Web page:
|My daughter proud of her achievement climbing to the top of the hill|
I am lucky enough to live on acreage and have bush literally in my backyard, but even if you don't live on land, you can still take your kids to explore bush land nearby.
Teaching children to explore nature respectfully is more important than ever. Integrating WITH nature instead of building over nature is imperative to preserve the earth for our future generations.
|My daughter bush walking|
My daughter loves to explore nature and on our bush walks we often see kangaroos, kookaburras and frilled necked lizards. We also have a lot of native plants on our block so we also talk about the different type of gum trees and wattle trees we see and why it is important that we preserve them.
In recent years we had devastating bush fires in Australia. Luckily we didn't have a fire on our property but only a few properties there was a grass fire that could have quickly got out of control.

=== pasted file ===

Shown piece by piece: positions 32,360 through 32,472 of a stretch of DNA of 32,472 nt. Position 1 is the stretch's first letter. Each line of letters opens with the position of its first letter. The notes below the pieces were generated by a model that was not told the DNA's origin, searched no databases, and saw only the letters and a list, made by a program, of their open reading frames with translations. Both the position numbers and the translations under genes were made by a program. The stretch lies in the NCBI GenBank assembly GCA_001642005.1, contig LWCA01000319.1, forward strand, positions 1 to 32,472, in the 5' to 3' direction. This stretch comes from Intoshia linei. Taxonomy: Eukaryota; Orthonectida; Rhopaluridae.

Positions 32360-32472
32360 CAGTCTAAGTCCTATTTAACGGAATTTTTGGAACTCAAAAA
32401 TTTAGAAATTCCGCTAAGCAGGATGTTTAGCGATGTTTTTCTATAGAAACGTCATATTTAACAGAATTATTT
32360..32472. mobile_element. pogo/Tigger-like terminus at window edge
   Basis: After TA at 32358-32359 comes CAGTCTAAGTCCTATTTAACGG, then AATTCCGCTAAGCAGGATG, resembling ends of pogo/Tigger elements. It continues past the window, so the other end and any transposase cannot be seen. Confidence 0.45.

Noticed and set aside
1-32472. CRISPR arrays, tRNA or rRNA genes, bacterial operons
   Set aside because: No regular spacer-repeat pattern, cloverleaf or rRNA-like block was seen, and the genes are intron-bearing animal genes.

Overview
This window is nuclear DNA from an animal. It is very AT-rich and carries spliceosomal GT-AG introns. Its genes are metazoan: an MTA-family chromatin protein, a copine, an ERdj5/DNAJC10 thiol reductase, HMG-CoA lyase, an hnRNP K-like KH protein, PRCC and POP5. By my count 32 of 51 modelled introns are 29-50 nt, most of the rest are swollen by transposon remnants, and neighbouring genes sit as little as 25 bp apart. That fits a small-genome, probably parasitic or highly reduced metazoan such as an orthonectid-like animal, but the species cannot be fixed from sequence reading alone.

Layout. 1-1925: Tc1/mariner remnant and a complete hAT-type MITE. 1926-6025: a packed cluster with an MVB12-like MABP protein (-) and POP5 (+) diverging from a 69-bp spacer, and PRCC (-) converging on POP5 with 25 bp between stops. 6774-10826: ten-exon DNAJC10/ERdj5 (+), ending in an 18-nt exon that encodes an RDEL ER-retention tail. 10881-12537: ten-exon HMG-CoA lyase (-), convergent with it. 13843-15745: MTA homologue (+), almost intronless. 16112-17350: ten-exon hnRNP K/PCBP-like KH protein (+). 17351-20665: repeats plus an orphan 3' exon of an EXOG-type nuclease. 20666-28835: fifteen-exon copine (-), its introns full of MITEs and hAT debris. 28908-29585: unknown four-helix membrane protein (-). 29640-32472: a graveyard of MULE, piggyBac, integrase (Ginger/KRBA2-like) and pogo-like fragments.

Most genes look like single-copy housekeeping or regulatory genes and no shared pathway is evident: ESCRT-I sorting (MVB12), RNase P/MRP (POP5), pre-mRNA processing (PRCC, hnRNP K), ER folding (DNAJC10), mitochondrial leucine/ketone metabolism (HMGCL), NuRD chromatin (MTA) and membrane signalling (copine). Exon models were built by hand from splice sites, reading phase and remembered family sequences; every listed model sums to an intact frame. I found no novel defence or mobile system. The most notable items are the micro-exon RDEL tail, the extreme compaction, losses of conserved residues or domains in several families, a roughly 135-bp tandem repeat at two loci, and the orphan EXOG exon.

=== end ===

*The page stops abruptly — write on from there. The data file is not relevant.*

While we walk through the bush we also talk about fire safety and forest management. We talk about fire breaks and why they are important. Although these types of conversations may seem to advanced for young children, involving our children in these conversations exposes them to STEAM dispositions which is important.
Playing at the dam
My daughter loves seeing the ripples in the water when she throws small rocks into the dam. We say "look what happens when the rock hit the water. The water displaces and makes a splash followed by the ripples." We also compare the ripples in the water to being like sound waves.
Little things like this can help expand the minds of young children. Recent studies indicate that birth to age three are the most important in terms of brain development. Even if your children don't completely understand what you're saying now, by involving young children in these conversations and activities you are providing the building blocks for easier retention of STEAM subjects later in life.